With the advent of quantum computing, a new threat has been added to the information security mix. The threat is today’s secure cryptography may not be secure once quantum computers reach their potential.
The threat to cryptography has always existed even without quantum computers as we have seen with the Data Encryption Standard (DES), Triple DES (3DES), Rivest Shamir Adleman (RSA) and many other cryptographic algorithms that have been fully or partially compromised. Whether it is flaws in those algorithms or simply that the computing power brought by arrays of graphical processors (GPUs) in the Cloud has created the capability to crack them. The bottom line is that cryptography is not perfect and will eventually be found to be lacking as flaws are found and computing capabilities increase.
Jeff Hall CISA, CISM, CDPSE, PCI QSA
Jeff Hall is a Principal Security Consultant at Truvantis and was the founding President of the Minnesota InfraGard chapter, the public/private partnership between businesses and the US Federal Bureau of Investigation (FBI).
That brings us to the topic of cryptographic agility or crypto agility. In its simplest form, crypto agility is the ability for an application, device or organization to readily switch from one cryptographic algorithm to another more secure algorithm.
Crypto agility is not new, but with the threat of quantum computing, it has become more talked about and more important because it is anyone’s guess as to when quantum computing will deliver on its promise to make today’s cryptographic algorithms useless. As a result, organizations need to be prepared to move quickly to address threats to cryptographic algorithms that could develop overnight.
Like Zero Trust, crypto agility is easier said than done. This is because in most cases changing cryptographic algorithms is a time-consuming process requiring changes both on the organization’s end as well as on another end by a completely different and independent organization. That is of course assuming an organization knows where all their cryptographic algorithms are used and by what processes they are managed.
This is why standards such as the PCI DSS v4.0 have added requirements for organizations to document their cryptographic architecture. A cryptographic architecture involves:
An inventory of all algorithms, protocols, certificates and keys used to protect stored or transmitted data, including details such as key strength and key expiration date (if relevant).
Procedures that prevent the use of the same cryptographic keys in production and test environments.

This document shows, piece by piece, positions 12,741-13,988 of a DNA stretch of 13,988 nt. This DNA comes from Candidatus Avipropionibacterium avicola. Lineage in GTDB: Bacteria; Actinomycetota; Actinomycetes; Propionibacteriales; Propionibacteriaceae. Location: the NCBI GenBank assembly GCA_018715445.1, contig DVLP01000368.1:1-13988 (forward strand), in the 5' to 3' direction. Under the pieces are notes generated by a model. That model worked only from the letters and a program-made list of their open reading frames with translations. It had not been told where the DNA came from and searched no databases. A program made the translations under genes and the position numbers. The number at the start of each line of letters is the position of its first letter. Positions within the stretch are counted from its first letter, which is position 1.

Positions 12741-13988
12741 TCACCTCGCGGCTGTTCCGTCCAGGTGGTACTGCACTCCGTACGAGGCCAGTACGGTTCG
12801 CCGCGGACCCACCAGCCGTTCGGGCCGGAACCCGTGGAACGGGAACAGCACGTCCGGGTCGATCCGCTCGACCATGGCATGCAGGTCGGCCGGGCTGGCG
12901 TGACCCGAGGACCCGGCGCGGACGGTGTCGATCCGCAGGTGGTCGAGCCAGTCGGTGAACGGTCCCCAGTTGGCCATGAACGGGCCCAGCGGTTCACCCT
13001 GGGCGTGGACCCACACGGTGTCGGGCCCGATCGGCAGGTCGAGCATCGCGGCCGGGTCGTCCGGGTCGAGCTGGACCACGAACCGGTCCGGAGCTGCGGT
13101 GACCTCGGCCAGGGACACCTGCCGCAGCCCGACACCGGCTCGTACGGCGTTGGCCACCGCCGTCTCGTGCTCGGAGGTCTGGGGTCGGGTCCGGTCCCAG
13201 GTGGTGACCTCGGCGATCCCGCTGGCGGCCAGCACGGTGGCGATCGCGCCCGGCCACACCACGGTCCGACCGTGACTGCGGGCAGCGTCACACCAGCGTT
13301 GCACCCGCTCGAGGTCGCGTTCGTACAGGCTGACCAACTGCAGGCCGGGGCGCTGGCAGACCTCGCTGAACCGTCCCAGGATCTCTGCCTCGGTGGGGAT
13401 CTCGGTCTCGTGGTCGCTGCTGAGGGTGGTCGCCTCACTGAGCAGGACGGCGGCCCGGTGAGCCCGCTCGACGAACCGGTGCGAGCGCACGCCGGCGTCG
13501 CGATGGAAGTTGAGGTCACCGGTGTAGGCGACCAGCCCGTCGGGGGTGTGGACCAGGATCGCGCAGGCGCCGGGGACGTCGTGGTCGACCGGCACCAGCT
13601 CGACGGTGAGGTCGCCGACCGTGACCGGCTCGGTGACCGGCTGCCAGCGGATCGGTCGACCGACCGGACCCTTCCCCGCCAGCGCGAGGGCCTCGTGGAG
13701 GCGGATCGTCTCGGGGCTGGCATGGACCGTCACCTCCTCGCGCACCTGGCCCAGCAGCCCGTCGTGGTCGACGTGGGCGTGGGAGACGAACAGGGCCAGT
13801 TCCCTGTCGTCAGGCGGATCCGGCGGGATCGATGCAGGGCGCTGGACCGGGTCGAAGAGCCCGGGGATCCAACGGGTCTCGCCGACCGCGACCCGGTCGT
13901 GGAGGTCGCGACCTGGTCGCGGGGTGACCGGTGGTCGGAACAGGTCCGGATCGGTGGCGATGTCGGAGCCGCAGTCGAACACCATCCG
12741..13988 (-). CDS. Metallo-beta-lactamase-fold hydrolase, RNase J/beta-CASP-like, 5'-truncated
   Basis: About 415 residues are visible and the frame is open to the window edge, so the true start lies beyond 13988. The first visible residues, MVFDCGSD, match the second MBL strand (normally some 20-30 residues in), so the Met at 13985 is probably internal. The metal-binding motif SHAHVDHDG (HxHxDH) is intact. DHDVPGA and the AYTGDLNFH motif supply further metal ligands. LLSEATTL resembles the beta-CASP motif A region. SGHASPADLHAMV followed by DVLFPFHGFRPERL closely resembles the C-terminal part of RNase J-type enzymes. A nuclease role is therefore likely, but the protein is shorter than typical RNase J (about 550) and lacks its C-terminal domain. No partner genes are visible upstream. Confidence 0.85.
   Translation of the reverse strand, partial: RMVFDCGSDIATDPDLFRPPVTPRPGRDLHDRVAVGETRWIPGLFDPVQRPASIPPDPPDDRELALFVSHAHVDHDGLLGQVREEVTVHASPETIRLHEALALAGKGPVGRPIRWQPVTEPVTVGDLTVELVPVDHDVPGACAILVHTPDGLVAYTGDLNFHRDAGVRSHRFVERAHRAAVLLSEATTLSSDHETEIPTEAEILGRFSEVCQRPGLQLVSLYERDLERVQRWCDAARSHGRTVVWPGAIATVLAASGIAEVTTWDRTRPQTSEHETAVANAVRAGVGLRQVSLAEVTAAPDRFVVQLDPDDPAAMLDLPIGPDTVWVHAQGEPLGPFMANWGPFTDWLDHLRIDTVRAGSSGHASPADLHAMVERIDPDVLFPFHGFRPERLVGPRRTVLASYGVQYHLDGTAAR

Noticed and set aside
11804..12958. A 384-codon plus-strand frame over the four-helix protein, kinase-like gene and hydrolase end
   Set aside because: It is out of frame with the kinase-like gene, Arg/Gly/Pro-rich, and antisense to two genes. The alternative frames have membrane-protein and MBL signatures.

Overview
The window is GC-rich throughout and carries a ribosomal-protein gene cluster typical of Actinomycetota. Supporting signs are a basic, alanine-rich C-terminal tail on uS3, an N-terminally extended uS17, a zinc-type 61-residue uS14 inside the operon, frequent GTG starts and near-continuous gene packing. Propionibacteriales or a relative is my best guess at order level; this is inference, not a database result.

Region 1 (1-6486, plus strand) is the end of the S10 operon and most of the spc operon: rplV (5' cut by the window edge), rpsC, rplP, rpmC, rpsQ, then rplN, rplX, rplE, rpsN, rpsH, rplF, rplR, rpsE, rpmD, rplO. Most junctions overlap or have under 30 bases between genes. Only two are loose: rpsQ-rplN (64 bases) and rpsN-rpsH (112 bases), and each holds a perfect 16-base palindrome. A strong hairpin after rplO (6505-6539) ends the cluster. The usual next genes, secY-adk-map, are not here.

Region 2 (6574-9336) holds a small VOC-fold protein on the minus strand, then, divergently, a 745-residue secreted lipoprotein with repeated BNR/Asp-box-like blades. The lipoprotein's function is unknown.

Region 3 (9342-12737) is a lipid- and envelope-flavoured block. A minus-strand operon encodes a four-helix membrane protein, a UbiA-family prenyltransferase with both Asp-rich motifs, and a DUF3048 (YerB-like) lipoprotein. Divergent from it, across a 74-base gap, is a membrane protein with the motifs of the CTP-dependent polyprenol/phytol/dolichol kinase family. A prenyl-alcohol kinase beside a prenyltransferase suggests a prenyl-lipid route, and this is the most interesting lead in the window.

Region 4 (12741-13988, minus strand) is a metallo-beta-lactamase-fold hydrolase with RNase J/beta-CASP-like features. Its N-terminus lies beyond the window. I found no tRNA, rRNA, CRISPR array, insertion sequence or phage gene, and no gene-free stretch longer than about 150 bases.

Description of the key or certificate as well as where and how it is used for every key and certificate in the inventory.
Inventory of all hardware security modules (HSM), key management systems (KMS), and any other secure cryptographic devices (SCD) used for key management including their location.
Inventory of key custodians and where they work with manually managed cryptographic keys and the procedures for managing those manual keys.
By having all of this information, an organization can better achieve crypto agility because they can know where they use cryptography and the forms of cryptography they use. That is not to say that the agility will occur overnight but that the organization can quickly identify where compromised algorithms and keys are used and then develop a plan to address those issues.
Crypto agility can be done either manually or automatically. The reason that automated crypto agility is not more prevalent is that it requires the two endpoints (application or device) to be able to implement the cryptographic algorithm change simultaneously. This entails some sort of secure communication between the endpoints to coordinate the new algorithm to use, and securely share new encryption key information before completing the actual algorithm change.
Making this automation all the more difficult, it is highly likely that the endpoints are not operated by the same entity. This brings in a legal question of who has the right to ask for such a change and under what conditions. Never mind all of the logistical challenges of licensing all the algorithms (if necessary), having them implemented and ready for use and the necessary encryption key management.
I am sure at some point we will get to an automated solution for crypto agility but that is likely quite a way off as it will require some engineering that will have to be created. The PKCS #11 standard provides guidance for secure key sharing that will have to be followed by any automated solution. However, the legal ramifications of changing algorithms and keys must be addressed before any automated solution can be implemented.
Until then, we will have to suffer through manual means to address crypto agility, the time it takes to implement those changes, and the mitigation of risk while the changes are implemented.
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